Concludes Maria Mendiluce: “This is a turning point for the U.S. and the world. It’s not too late for companies to adapt to the new net zero economy and support a green recovery. There is also no time to lose.”

We have selected her essay in HBR for the Top Story category of the G&A Newsletter this week, along with relevant developments in the “Climate Administration” of President Joe Biden and VP Kamala Harris.

The “We Mean Business” coalition has 1,596 companies involved with collective market cap of almost $25 trillion; these firms have made 2,000-plus “bold action climate commitments” to date. There is more information at: https://www.wemeanbusinesscoalition.org/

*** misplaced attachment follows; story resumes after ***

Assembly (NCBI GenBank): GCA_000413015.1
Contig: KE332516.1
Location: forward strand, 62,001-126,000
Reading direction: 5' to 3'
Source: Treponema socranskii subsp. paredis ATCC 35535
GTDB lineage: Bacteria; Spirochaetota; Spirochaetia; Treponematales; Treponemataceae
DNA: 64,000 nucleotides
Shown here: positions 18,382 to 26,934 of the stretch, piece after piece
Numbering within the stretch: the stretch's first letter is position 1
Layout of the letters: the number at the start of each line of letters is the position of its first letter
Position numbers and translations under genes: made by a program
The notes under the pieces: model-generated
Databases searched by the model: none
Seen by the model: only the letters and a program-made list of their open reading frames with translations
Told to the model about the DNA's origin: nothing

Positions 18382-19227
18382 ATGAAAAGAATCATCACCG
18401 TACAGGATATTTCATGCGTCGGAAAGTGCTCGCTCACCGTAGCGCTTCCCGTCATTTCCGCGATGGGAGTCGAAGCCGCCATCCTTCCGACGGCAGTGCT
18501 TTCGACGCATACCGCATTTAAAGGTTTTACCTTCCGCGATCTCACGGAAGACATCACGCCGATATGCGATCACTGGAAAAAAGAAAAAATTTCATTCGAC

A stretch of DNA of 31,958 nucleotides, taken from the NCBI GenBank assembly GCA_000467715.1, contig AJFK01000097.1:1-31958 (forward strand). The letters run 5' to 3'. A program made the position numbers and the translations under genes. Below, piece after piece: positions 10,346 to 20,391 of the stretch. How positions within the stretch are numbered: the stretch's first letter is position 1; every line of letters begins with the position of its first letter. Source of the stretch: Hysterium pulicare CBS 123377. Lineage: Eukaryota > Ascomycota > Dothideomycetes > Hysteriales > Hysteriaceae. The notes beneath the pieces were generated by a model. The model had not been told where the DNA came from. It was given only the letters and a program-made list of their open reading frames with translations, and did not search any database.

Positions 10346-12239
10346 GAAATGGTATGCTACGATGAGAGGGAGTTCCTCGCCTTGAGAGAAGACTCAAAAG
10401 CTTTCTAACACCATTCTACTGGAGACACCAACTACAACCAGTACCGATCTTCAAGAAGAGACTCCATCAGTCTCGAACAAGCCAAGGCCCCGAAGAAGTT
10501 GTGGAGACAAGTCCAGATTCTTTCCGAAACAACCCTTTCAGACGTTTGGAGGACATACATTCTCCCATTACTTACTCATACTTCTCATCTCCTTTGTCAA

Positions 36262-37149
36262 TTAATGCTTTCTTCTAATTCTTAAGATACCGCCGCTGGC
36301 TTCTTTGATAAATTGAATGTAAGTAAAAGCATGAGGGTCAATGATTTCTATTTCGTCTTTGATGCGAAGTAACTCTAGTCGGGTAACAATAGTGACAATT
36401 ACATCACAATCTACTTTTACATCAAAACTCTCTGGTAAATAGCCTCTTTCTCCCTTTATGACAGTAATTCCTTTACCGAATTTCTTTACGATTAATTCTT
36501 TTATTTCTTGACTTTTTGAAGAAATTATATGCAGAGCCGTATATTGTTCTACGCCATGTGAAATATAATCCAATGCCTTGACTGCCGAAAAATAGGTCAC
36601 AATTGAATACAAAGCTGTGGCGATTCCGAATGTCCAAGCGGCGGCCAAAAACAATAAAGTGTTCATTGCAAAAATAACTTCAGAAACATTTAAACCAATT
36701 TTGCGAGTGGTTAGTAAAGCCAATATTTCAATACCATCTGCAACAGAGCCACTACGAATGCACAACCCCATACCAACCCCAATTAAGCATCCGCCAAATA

TOP STORIES

Game Changing News on Climate Crisis Actions – President Biden Announces “Whole of Government” Plans

By Hank Boerner – Chair and Chief Strategist – G&A Institute

What a time to be a sustainability advocate – January 2021 is it!  There was significant news in the USA on matters related to meeting climate change challenges. Start with the Biden-Harris Administration bold moves on addressing the climate crisis…

President Joseph R Biden, in his first days in office signed Executive Orders to commit the “whole of government” to addressing the climate crisis in the USA — and around the world.

The President of the United States of America has broad, sweeping powers as the elected head of the Executive Branch of government.  Presidential EO”s must be anchored in the existing laws of the land (such as the Clean Air Act), be within the powers of the presidency as set out by the Constitution of the United States, and serve as the “directives” and instructions (as well as memoranda and “findings” and more) from the head of the Executive Branch to the organs of the Federal government of the United States of America.